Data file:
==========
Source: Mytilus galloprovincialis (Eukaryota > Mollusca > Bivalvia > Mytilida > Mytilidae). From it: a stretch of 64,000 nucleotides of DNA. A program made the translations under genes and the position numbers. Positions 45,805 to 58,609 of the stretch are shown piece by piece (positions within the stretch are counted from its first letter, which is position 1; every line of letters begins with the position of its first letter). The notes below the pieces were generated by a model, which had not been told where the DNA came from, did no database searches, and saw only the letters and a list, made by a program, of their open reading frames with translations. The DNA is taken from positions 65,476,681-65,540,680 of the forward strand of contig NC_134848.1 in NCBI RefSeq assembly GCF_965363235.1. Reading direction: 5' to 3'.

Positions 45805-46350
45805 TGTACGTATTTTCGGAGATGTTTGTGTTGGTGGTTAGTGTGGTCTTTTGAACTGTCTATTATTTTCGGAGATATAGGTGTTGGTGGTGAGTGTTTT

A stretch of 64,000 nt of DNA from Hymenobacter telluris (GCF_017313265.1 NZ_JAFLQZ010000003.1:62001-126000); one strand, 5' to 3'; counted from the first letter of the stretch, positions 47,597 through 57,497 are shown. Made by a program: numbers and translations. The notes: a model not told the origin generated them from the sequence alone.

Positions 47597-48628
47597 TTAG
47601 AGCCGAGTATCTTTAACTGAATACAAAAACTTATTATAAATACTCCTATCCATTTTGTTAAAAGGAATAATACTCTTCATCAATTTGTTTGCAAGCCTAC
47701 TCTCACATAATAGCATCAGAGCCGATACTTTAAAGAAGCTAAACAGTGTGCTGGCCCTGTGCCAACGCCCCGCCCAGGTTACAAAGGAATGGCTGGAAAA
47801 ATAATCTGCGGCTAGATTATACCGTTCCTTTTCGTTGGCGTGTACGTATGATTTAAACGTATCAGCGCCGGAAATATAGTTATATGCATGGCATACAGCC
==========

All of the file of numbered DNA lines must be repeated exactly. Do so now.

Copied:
Source: Mytilus galloprovincialis (Eukaryota > Mollusca > Bivalvia > Mytilida > Mytilidae). From it: a stretch of 64,000 nucleotides of DNA. A program made the translations under genes and the position numbers. Positions 45,805 to 58,609 of the stretch are shown piece by piece (positions within the stretch are counted from its first letter, which is position 1; every line of letters begins with the position of its first letter). The notes below the pieces were generated by a model, which had not been told where the DNA came from, did no database searches, and saw only the letters and a list, made by a program, of their open reading frames with translations. The DNA is taken from positions 65,476,681-65,540,680 of the forward strand of contig NC_134848.1 in NCBI RefSeq assembly GCF_965363235.1. Reading direction: 5' to 3'.

Positions 45805-46350
45805 TGTACGTATTTTCGGAGATGTTTGTGTTGGTGGTTAGTGTGGTCTTTTGAACTGTCTATTATTTTCGGAGATATAGGTGTTGGTGGTGAGTGTTTT

A stretch of 64,000 nt of DNA from Hymenobacter telluris (GCF_017313265.1 NZ_JAFLQZ010000003.1:62001-126000); one strand, 5' to 3'; counted from the first letter of the stretch, positions 47,597 through 57,497 are shown. Made by a program: numbers and translations. The notes: a model not told the origin generated them from the sequence alone.

Positions 47597-48628
47597 TTAG
47601 AGCCGAGTATCTTTAACTGAATACAAAAACTTATTATAAATACTCCTATCCATTTTGTTAAAAGGAATAATACTCTTCATCAATTTGTTTGCAAGCCTAC
47701 TCTCACATAATAGCATCAGAGCCGATACTTTAAAGAAGCTAAACAGTGTGCTGGCCCTGTGCCAACGCCCCGCCCAGGTTACAAAGGAATGGCTGGAAAA
47801 ATAATCTGCGGCTAGATTATACCGTTCCTTTTCGTTGGCGTGTACGTATGATTTAAACGTATCAGCGCCGGAAATATAGTTATATGCATGGCATACAGCC